CALGARY -- Those in self-isolation may be streaming more than sweat off their brow now that fitness classes are more available than ever.

Fitness studios and exercise classes closed down in recent weeks due to the COVID-19 virus pandemic, on top of government officials calling for schools to close and mandatory self-isolation.

Training is now being uploaded online and shared live on social media.

"I’m just finding that with this whole situation people are craving connection more than ever before," said Amber Zenith, co-founder of High Fitness aerobics, now offering classes on YouTube, and streaming live beginning Saturday.

"This is a great way to do it with keeping the distance that we need to to stay healthy," she said.

Online fitness

Barre West has offered its classes exclusively on Instagram at no charge.

"They will continue to be as long as we are able to motivate our members to stay active and engaged and be able to uphold a sense of community," said co-founder and lead instructor Adrianna Britton.

"It’s also a great opportunity to bring in new clients, new attention," she said.

Cultivating a sense of community is key for Shawna Kaminski, who runs the Calgary NW Fit Body Boot camp.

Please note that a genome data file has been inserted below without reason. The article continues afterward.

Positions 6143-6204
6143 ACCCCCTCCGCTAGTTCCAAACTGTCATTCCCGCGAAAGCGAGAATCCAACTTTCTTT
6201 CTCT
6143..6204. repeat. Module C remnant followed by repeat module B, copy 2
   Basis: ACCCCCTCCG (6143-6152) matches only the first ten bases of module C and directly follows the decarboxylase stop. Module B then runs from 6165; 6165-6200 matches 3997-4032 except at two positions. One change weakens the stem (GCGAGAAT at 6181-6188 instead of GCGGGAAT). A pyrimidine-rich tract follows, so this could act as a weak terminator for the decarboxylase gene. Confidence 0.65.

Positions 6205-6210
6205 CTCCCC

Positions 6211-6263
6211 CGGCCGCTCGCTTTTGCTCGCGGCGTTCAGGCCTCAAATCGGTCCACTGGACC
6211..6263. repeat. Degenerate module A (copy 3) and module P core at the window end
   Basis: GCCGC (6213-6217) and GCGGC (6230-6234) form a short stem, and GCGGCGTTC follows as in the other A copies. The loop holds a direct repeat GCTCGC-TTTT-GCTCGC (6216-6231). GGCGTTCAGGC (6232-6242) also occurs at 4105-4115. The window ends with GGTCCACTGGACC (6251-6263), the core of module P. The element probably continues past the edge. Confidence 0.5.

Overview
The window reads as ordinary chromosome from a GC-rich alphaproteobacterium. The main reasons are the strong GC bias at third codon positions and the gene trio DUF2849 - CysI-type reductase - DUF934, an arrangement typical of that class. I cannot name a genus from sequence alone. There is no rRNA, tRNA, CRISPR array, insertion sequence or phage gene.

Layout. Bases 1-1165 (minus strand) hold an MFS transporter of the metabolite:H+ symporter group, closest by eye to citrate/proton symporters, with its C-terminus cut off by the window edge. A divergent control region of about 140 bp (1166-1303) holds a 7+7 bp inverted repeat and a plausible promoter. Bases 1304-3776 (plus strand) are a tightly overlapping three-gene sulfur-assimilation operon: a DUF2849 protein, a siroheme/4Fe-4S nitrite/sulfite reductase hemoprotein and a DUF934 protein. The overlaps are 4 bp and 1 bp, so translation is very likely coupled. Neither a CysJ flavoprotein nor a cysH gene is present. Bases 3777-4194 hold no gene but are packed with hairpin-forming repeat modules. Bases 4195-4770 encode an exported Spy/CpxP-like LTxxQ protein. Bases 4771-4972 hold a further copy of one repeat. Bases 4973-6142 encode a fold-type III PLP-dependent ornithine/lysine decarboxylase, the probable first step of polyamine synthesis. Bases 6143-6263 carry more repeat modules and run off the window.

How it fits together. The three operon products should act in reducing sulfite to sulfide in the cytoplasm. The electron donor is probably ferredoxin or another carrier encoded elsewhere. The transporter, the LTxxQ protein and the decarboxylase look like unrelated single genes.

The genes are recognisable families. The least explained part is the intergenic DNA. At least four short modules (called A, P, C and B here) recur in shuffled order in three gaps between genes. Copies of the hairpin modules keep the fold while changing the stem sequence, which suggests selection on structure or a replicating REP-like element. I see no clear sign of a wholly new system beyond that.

She curates a private Facebook page sharing content like workouts, sweaty selfies and exclusive fitness tips.

Knocking into furniture, and shooing away her curious dogs are some of the quirks of leading workouts from her home.

"We’re all dealing with the same situation and I feel like (my members) appreciate that it’s levelled the playing field."

Virtual race

On April 1, more than 500 long distance runners around the world are expected to join in a "virtual race" hosted by Calgary-based Personal Peak Endurance.

The Quarantine Backyard Ultra requires participants to document their progress on a live stream.

"You’re competing against other people, you’ve kind of got that competitive edge going and you’re able to push yourself a little more when you’re in that race situation," said organizer Travis Schiller Brown.

Fitness providers hope no one has to feel slowed down during the lockdown.